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If Harman Baweja has the pluck to play cricket with the champs, it's because national cricketer Praveen Amre has been taken on as the expert consultant in Victory to make sure Harman gets it right, each time.
Making a cricket movie isn't easy. So, Harman Baweja has discovered while shooting for debutant director Ajit Pal's Victory. Usually, acting is about faking it. And when Aamir Khan played cricket so expertly in Lagaan, he didn't have face professional players on screen.
In Victory, where Harman plays a professional cricketer he was pitched against professional real-life cricketers. After playing with pros of the field in Australia earlier this year, Harman on Thursday manoeuvred the bat with Rajasthan's seasoned Ranji Trophy players like Mohammed Ahmed and Abhijeet Sharma.
Sunburnt and suffering from a serious sun- stroke, Harman says, "Earlier in Australia I played with Brett Lee, Stuart Clark and Mike Hussey. I'd like to think I looked authentic enough playing with them. Now I play with Rajasthan's Ranji players since yesterday. And I'm having a ball. Because although I'm playing a cricketer, I'm playing for real. Man, you can't fake it with these guys. And considering Rajasthan has just won the IPL, you can imagine how good these guys are at the game. "
To ensure complete authenticity in the cricket scenes, cricket expert Praveen Amre was deployed all through the shooting. "Praveen Amre was part of the Indian team in the mid-1990s. We didn't want to falter for even a bat of an eyelid, pun intended. Hence, the expert advice," says Harman.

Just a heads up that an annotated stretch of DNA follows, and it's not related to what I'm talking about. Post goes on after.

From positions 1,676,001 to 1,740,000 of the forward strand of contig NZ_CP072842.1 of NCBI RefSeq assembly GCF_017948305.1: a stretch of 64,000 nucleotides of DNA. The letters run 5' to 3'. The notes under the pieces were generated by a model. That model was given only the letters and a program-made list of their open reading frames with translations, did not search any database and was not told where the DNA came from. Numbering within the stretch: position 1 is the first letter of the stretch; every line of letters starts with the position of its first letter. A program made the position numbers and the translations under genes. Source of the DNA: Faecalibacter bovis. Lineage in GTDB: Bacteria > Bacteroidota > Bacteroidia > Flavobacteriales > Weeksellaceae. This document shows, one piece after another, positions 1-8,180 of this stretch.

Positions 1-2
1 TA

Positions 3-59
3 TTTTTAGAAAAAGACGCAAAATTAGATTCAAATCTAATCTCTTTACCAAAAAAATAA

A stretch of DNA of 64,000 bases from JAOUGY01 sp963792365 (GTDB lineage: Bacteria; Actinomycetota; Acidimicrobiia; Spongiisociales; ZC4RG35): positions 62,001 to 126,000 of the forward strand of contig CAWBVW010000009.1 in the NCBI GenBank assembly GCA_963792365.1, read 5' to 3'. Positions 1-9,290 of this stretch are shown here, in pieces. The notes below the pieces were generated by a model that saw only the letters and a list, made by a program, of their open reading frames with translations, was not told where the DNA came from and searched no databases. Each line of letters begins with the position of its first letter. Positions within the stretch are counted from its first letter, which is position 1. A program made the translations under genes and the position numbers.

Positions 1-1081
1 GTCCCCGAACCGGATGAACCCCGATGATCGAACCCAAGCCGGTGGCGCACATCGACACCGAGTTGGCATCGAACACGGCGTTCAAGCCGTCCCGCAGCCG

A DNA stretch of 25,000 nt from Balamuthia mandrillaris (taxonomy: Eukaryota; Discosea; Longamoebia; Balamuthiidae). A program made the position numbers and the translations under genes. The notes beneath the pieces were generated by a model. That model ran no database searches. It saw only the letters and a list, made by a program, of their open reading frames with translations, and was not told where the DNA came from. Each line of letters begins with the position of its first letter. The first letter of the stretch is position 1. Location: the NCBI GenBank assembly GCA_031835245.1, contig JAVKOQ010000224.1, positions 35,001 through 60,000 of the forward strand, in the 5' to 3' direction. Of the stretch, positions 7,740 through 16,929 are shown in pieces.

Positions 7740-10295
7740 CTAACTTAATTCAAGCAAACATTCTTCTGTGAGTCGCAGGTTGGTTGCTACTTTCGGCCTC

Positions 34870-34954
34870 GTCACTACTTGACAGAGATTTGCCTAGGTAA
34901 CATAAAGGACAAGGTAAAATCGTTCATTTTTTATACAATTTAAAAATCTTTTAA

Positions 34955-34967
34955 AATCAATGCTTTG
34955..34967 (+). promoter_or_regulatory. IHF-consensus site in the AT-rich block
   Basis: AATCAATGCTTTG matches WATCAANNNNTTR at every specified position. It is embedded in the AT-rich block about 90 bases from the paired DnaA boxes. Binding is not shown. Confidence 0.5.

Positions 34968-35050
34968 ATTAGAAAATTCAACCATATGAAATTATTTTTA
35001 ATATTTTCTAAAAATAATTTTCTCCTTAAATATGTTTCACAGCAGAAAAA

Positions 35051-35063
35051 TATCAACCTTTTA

The cricket scenes being shot in Jodhpur show Harman's characters beginnings as a star-cricketer. "It's the story of a cricketer Vijay Shekhawat's rise from a small-town player to a national-level cricketer. My big moment came when these Ranji players said I played well. They told me there's a lot more to cricket than just the shot. They said I looked convincing in the way I wore my helmet, gloves, stood my ground, ran and connected with the field. I worked on all of that. As far as playing the game goes, I was a cricket player from school and college. So, I only needed to brush up the game. It was getting the other details about a cricketer's personality right that was tough."
Since Thursday morning, Harman was playing cricket non-stop for 12 hours. "By the end, of it I was ready to collapse. Everyone else in the crew had breaks. They ran under trees, checked the monitor in the shade while I had to stand in the burning sun and play non-stop for 12 hours, rehearsing and doing final takes…I'm so exhausted by the heat I can collapse right now," says Harman who suffers from a heat allergy.